05:11AM | 03/06/07
Member Since: 01/20/05
11 lifetime posts
I'm having my whole heating system replaced, and need to decide which type of compressor I should go with.

I've had 2 quotes and my dilemma is one quote is recommending a 16 SEER 2 stage compressor while the other recommends a 14 SEER scoll (single) compressor, and warns against a 2 stage compressor in my application - i.e. a small 3 level townhome (~1300 sq ft). He thinks a 2 stage system isn't going to work, as I don't have zoning/thermostats on different levels. I think I understand - that with the thermostat on the main ground level that the unit will unwittingly think it should stay in stage 1 (1 ton) usage and my upstairs will get too hot and my basement will stay cold.

Both are reputable companies with long established histories and good references. I'm clueless about this stuff, and trying to understand it enough to make a decision.

Anyone care to chime in with their opinion?


08:04AM | 03/06/07
Member Since: 01/20/05
11 lifetime posts
Thanks Hkestenholz for your opinion!

LOL, no Humvee in the driveway here so I guess a single stage compressor is fine for us. The guy recommending the 2 stage compressor did seem more of a salesman than the other guy - nothing I asked for was too much trouble for him. The one recommending the single compressor seemed to be more realistic, and was the owner so probably has more hands on experience.

Good point about the maintenance difficulties - no one has mentioned that to me yet!

Yes, we're not redoing the ducts - just the heat pump, air handler, thermostat stuff.

Now I can have an air cleaner and humidifier with the money saved. Off to look into split system ACs now. Thanks! Much appreciated.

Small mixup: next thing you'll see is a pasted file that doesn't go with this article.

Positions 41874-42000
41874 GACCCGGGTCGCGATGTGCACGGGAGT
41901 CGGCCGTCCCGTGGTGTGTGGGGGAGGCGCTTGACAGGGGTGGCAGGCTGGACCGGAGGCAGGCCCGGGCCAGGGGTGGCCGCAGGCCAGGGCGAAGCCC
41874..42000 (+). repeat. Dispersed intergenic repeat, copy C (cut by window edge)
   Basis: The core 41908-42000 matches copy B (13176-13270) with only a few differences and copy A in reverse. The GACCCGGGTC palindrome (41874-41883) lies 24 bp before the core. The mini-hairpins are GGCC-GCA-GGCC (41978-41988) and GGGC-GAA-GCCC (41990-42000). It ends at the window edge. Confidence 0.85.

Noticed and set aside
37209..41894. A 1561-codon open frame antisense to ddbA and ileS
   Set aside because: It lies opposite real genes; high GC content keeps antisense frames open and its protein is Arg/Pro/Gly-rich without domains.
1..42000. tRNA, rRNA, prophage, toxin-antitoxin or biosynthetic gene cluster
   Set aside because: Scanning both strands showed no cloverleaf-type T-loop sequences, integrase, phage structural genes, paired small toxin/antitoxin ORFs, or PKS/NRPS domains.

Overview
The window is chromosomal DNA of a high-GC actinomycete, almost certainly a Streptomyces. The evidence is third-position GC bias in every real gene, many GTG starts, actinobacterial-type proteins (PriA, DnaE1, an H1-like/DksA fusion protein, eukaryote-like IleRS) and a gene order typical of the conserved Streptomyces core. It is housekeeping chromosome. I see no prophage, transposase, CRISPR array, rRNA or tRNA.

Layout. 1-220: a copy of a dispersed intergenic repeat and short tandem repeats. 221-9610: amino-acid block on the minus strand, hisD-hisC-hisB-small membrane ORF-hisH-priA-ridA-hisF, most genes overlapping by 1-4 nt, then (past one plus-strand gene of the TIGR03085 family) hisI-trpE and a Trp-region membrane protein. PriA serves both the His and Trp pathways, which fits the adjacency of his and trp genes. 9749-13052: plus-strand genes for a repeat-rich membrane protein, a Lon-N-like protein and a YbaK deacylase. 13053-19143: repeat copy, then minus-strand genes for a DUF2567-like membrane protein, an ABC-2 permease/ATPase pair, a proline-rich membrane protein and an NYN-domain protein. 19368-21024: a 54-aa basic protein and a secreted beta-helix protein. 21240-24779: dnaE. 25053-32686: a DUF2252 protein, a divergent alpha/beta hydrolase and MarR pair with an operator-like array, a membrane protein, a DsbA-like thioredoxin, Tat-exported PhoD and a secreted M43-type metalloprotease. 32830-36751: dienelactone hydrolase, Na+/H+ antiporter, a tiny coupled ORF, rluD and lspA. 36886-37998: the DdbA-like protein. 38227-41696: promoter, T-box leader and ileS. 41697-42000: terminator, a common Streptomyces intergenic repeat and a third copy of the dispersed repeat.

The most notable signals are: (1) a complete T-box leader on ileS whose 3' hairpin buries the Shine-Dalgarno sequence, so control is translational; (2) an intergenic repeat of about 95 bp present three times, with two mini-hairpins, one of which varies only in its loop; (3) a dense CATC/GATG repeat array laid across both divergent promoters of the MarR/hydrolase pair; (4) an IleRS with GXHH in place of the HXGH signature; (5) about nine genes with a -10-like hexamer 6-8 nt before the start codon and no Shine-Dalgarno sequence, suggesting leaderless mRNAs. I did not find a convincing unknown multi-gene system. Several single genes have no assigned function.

Post a reply as Anonymous

Photo must be in JPG, GIF or PNG format and less than 5MB.


type the code from the image


Post_new_button or Login_button

Colorful, useful, and fun, these tire planters form the foundation for a delightful container garden. Just spray-paint old... Reused steel windows create an eye-catching splashguard in this walk-in shower. The vintage factory windows bring an inter... A galvanized steel tub is a surprising but charming fixture in this bright and breezy screened patio. It's perfect for was... If you're not crazy about the idea of commingling plants and pool, this modern variation may be more to your liking. The s... Yes, a freestanding garage can become its own tiny house. Artist Michelle de la Vega has all the comforts of a modern resi... If you lack plumbing skills but have a good sturdy tree, here's the easiest outdoor shower solution of all: Simply attach... Pursue what's known as the stack effect. To achieve it, open the windows on both the upper and lower floors, and as warm a... How do you like this smart use for an old bottle? Clamp an empty wine bottle to a fence or wall near your outdoor deck or ... Simple and striking, a couple of pieces of "lovingly used" furniture creates a special kind of charm. A weathered chair fo... Twine lanterns add pops of crafty—but sophisticated—flair to any outdoor setting. Wrap glue-soaked twine around a balloon ... When securely fastened to a tree or the ceiling of a porch, a pallet and some cushioning make the ideal place to lounge. V... Incorporate nature into your lighting scheme by securing a dead tree in a concrete mold and draping your pendant lamp from... For the cost of a can of exterior paint , you can totally transform your porch. Paint the floor a hue that complements yo... In this urban apartment, a standard-issue patio became a serene and green perch by replacing the typical concrete with gro... This garden shed has been decked out to the nines. Designer Orla Kiely created the intimate home for a flower trade show, ...
Newsletter_icon Google_plus Facebook Twitter Pinterest Youtube Rss_icon